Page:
Nobody enjoyed their great band more than Tedeschi, sparkly as Vegas, and down-to-earth Trucks, grinning at their singers’ and players’ hot licks. They explored and exploded just 16 songs in 100 electrifying minutes that felt like a highlight film — familiar-sounding music played with fresh ingredients.

Ear-opening deluxe were Mattison’s deep-blues ramble in “Leaving Trunk” that slid without seams or road map into Rahsaan Roland Kirk’s rousing/ironic “Volunteered Slavery,” Tedeschi’s soaring vocals in her own “Let Me Get By” and Bobby Blue Bland’s “I Pity the Fool,” the set-closing “Soul Sacrifice” (Santana) sprouting organically from “I Want More.”

Without mentioning the recently deceased Gregg Allman or long-gone Duane Allman, they conjured the brothers’ spirit in “Ain’t Wastin’ Time No More,” Tedeschi singing in full defiance and Trucks echoing Duane’s classic solo. Then they walked back from the graves with “Will the Circle Be Unbroken.” A special hat’s off to keyboardist Carey Frank, filling in for Kofi Burbridge, who’s recovering from a heart attack. In every show, Trucks and bassist Tim Lefebvre cluster together with drummers Tyler Greenwell and JJ Johnson and Burbridge to jam. At SPAC, Frank more than carried his weight.

Early in the tour, openers the Wood Brothers and Hot Tuna played strong, discrete sets, without the guest spots the Tedeschi Trucks Band has invited openers to play on previous tours. The Woods were earthy, exotic; Hot Tuna bluesy, spicy and psychedelic.

Singer-songwriters, fine folk, hip-hop and Texas

Mary Fahl brings her gigantic, uniquely resonant voice and cinematic chamber folk songs to Caffe Lena (47 Phila St., Saratoga Springs) on Saturday. Formerly with NYC drama-pop combo the October Project, Fahl has sung a redo of Pink Floyd’s “Dark Side of the Moon,” made music for films and her own hypnotic albums including “Live at the Mauch Chunk Opera House.” 8 p.m. $25 advance, $28 door, $14 children and students. 583-0022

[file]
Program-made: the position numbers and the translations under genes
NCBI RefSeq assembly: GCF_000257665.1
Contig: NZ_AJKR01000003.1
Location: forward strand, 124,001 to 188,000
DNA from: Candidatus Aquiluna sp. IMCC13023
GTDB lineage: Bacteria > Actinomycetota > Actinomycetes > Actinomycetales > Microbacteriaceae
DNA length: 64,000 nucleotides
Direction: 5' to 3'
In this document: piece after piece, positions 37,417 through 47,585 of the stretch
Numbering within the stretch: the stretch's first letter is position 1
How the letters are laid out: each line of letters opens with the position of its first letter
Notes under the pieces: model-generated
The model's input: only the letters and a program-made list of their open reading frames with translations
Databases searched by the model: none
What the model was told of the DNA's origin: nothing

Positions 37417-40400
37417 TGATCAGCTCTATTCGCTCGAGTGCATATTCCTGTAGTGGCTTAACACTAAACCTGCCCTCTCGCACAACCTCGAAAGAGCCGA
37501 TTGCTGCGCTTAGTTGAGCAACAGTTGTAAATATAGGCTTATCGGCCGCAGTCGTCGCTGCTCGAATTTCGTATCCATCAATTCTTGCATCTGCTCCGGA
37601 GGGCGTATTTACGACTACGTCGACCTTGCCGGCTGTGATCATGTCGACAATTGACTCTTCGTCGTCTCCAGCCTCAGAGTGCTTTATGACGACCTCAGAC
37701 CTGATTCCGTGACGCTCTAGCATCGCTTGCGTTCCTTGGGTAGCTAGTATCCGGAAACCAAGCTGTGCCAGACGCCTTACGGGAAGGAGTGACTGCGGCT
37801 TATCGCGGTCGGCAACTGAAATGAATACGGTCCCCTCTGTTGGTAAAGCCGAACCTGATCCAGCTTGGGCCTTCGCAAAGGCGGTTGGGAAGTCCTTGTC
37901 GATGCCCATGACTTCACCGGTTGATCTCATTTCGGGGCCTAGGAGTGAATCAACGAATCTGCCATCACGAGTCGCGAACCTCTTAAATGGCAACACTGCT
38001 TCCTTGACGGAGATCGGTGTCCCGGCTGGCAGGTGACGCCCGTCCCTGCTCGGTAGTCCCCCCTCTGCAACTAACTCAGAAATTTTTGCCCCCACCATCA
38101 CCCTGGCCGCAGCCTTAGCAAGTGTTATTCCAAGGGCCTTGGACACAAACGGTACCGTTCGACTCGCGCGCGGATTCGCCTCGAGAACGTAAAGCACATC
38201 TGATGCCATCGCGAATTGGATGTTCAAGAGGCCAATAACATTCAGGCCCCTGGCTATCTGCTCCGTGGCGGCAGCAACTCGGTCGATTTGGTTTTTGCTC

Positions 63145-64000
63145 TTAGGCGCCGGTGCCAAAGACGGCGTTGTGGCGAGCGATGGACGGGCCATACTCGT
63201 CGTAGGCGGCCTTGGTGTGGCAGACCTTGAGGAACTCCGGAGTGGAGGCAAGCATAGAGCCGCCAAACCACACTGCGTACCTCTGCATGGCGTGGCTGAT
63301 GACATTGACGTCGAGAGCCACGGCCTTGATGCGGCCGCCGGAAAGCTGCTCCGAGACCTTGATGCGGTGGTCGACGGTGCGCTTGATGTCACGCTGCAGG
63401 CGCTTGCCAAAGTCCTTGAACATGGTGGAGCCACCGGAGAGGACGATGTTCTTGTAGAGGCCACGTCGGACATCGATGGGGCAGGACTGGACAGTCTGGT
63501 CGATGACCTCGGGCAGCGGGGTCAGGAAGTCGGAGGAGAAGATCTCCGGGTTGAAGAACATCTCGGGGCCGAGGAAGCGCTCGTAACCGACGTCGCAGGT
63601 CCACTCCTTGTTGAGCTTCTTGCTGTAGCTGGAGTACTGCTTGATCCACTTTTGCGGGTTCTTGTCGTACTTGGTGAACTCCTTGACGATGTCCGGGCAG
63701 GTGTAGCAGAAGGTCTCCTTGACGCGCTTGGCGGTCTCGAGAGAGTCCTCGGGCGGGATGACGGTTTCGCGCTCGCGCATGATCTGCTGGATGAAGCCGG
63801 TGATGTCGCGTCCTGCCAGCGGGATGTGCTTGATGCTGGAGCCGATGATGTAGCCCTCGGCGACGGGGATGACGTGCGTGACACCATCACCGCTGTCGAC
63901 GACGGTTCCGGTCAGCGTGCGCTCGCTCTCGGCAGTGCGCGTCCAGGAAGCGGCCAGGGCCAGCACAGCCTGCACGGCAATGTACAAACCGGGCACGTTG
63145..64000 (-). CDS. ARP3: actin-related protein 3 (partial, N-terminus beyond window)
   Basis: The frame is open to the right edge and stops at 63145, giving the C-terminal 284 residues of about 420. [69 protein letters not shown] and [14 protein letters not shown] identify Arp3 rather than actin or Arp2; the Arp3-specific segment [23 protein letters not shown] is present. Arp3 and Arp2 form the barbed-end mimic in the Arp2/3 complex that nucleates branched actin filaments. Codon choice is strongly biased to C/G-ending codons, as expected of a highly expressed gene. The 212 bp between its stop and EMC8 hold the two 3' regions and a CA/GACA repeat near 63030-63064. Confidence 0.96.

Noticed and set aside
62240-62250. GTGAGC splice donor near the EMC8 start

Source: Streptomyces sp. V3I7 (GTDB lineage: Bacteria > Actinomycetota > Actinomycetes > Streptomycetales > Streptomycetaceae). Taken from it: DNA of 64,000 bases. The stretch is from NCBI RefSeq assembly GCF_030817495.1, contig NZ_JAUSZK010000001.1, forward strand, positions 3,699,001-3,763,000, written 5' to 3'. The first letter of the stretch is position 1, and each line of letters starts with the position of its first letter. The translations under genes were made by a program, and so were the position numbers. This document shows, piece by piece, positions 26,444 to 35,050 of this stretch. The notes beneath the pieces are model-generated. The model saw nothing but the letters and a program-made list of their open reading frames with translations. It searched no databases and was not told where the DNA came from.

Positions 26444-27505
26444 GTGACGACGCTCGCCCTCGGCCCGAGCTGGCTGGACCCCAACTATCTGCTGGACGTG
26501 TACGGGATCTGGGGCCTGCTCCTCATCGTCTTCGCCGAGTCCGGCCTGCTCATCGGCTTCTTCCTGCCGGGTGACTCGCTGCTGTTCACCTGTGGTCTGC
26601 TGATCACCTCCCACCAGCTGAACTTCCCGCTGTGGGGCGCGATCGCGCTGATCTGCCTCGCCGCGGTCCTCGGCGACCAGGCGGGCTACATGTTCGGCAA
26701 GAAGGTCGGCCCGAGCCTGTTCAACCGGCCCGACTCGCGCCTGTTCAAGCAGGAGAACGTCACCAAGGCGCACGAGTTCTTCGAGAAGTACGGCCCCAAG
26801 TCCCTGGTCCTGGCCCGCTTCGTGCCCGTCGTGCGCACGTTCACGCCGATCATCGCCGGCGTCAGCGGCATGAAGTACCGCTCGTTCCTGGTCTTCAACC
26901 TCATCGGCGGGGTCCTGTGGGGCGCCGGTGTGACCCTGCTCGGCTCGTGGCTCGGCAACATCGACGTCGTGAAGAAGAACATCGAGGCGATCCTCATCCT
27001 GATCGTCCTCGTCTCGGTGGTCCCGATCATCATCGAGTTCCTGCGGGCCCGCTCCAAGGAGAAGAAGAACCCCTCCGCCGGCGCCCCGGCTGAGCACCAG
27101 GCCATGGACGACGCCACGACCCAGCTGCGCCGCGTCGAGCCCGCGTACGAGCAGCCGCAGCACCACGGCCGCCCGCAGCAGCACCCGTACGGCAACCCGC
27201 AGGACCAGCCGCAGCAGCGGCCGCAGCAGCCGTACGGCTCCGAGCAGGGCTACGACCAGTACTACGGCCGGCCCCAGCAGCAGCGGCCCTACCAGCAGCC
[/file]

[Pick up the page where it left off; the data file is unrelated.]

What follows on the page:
Also at the Caffe: Bluegrass giants Frank Solivan & Dirty Kitchen (Solivan, mandolin; Mike Munford, banjo; Chris Luquette, guitar; Jeremy Middleton, bass) play tonight (7 p.m. $25 advance, $28 door, $14 children and students). The Triple Play trio of Chris Brubeck, bass; Madcat Ruth, harmonica; and Joel Brown, guitar, plays rock and jazz on Friday (8 p.m. $22 advance, $25 door, $12.50 children and students). On Sunday, Gangstagrass — the unlikely love child of bluegrass and rap — serves up genre-jumping surprises. 7 p.m. $18 advance, $20 door, $10 children and students.

Texas troubadour Robert Earl Keen visits The Egg (Empire State Plaza, Albany) on Tuesday, bringing his full band after solo shows here. Keen’s keen wit, deep storytelling authenticity and bouncy band place him in the Lone Star pantheon alongside Joe Ely, Lyle Lovett and the late Guy Clark. Keen followed his much-honored bluegrass album “Happy Prisoner” with “Live Dinner Reunion,” recorded onstage. Ruston Kelly opens. 7:30 p.m. $34.50 473-1845

Timewarp jazz-pop

Pianist/wack visionary Scott Bradley is onto something strange: His Postmodern Jukebox band plays and sings modern pop tunes in the sly, entertaining styles of decades past, sometimes with a 7-foot-tall clown taking the lead. What’s not to like? On Wednesday, Postmodern Jukebox and the similarly retro Straight No Chaser share the bill at Saratoga Performing Arts Center (routes 9 and 50, Saratoga Springs), celebrating how good songs stay good, despite odd mutations. 7:30 p.m. $79.95-$29.95. 800-745-3000

Reach Gazette Columnist Michael Hochanadel at [email protected].

Categories: Entertainment